NASA management found out about the situation after the crew was in the ocean.  According to the legend, Hodge did not take the time to pick up the phone and call the Program Manager, the Center Director, or even his boss, the Chief of the Flight Director office.  The situation was stable, and even though waiting around was not necessarily a good thing, there was no reason that a couple of hours delay would have significantly increased the crew risk.  Upper management was severely out of sorts with Blue Flight because they were not called in to review a critical action that really could have waited, despite what the Flight Rules called for.


Bottom line:  John Hodge never served as Flight Director in Mission Control again.


Now, that is the way the story was told to us wide-eyed Flight Director wannabees.  Is it true?  Is it accurate?  Is it complete?  I have no way of knowing.  Probably not. 


But that is not the point of the fable.  The moral of the story for all rookie Flight Directors is ALWAYS INVOLVE YOUR MANAGEMENT.   Any time that a critical action can reasonably be delayed for even a few minutes GET ON THE PHONE WITH THE BOSS.  No matter what the Flight Rules say.  After all, it’s just your career on the line . . .


Second Fable:  Lies will catch up with you.


A long time ago, it seems hard to imagine now, there were no privacy laws and the press was ALWAYS interested in crew health.  Since about 60% of all astronauts have ‘space adaptation syndrome’ for the first three days of weightlessness.  The press could always get a good barf story.  Sometimes it seems like journalists never left the 5th grade.  Today a Flight Director can respond to questions about crew upchuckitis by saying “Detailed discussions about crew health are covered by the medical privacy act.  I can tell you that there has been no mission impact from any crew health issues.”  There is rarely any mission impact these days because we have learned to build a light schedule the first few days to allow the crew to get past the need for the emesis bags.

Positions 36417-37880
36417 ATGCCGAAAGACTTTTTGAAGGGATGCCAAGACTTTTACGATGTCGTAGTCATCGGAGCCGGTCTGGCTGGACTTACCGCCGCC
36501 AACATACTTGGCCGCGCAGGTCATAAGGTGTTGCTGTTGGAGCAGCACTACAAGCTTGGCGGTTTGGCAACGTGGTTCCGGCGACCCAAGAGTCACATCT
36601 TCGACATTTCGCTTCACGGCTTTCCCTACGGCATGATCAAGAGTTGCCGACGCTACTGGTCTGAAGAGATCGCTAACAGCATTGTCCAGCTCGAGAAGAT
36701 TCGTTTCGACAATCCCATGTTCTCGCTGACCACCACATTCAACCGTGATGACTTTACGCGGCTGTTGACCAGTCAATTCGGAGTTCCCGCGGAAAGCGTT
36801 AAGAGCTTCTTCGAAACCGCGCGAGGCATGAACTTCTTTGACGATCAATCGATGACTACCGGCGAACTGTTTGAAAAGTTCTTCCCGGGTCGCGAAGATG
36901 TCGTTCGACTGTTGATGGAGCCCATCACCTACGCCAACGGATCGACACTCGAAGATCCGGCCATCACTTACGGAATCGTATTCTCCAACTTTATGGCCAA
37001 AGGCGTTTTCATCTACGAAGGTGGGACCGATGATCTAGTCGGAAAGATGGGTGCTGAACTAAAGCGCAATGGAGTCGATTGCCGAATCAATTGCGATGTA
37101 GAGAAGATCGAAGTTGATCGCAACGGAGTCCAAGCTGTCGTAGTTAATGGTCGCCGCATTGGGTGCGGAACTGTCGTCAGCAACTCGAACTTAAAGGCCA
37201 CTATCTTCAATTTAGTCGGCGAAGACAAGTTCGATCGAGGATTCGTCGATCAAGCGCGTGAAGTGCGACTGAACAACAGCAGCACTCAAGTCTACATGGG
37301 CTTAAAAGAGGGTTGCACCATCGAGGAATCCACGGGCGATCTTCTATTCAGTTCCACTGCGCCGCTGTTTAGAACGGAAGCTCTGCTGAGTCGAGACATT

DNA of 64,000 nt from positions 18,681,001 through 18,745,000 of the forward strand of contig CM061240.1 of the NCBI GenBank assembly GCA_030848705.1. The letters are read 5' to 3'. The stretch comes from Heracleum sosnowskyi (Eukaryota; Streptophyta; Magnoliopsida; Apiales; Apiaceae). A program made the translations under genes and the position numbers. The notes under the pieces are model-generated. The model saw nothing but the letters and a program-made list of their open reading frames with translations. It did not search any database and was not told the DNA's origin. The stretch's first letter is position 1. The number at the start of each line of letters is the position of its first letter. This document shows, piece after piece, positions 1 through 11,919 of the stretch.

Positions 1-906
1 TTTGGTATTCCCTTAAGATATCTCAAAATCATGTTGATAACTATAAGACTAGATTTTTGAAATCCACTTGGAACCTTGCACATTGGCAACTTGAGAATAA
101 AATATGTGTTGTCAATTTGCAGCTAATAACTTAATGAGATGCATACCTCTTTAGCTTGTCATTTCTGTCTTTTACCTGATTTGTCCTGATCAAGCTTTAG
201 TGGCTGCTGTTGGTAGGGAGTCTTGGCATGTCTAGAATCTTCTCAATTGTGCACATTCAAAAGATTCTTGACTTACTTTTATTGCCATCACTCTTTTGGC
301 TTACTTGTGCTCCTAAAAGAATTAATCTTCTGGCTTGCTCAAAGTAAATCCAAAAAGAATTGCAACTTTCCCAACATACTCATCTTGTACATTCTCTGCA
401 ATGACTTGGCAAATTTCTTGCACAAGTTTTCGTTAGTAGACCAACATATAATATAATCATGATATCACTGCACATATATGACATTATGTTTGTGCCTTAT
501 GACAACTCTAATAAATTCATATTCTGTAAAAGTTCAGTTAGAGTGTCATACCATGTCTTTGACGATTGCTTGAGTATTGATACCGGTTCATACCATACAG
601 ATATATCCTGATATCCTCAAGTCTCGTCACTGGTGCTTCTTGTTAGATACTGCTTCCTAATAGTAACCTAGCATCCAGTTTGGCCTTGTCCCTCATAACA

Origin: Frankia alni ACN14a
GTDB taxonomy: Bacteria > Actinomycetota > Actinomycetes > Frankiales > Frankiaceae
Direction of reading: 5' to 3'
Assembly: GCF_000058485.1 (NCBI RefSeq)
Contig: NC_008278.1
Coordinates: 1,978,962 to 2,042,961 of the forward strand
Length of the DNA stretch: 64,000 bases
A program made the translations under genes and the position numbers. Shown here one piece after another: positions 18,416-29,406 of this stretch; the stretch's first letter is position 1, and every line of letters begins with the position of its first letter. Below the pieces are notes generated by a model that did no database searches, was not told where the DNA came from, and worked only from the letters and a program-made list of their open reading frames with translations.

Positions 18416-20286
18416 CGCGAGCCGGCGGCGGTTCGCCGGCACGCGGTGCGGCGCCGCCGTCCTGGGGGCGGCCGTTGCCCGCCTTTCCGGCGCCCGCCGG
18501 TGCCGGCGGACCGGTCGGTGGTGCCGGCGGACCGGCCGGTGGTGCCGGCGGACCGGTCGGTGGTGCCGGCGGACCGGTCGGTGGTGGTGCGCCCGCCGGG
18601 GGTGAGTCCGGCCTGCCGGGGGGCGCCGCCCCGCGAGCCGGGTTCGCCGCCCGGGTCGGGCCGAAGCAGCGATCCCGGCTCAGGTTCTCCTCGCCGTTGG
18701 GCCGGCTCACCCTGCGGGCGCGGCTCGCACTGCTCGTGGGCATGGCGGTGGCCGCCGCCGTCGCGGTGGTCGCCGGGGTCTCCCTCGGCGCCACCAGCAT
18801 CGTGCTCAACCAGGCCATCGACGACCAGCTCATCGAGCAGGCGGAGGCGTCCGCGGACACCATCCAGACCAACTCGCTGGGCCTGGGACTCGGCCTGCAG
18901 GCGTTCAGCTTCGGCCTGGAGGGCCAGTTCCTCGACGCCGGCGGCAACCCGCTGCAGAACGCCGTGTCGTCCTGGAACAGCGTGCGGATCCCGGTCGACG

In the early days of shuttle, such niceties did not exist.  Every eight hours the offgoing Flight Director had a post-shift press conference and had to withstand the barrage of questions from the media, who were just hoping to get some human interest story out of the tight lipped and technical NASA officials.  John Cox, Granite Flight, kept drawing the “space sickness” questions.  He made the huge mistake of putting out a fib:  ‘Crew is doing fine, no problems to speak of”  in one of the early press conferences.  A day later, the crew was definitely NOT doing fine, activities had been cancelled.  But Granite Flight kept up the pretense.  The press corps was suspicious.  By the third day Granite Flight’s denials fell apart and the media went into witch-hunt frenzy.  The video tape of that heated press conference is kept in the Flight Director training catalog and it is ugly with a capital U.  The head of Flight Medicine, Dr. Sam Poole, had to come in and save Dr. Cox.  Sam put a soft spin on things and more or less diffused the issue, but the damage was done.  Granite Flight’s credibility with the media was in the dumpster.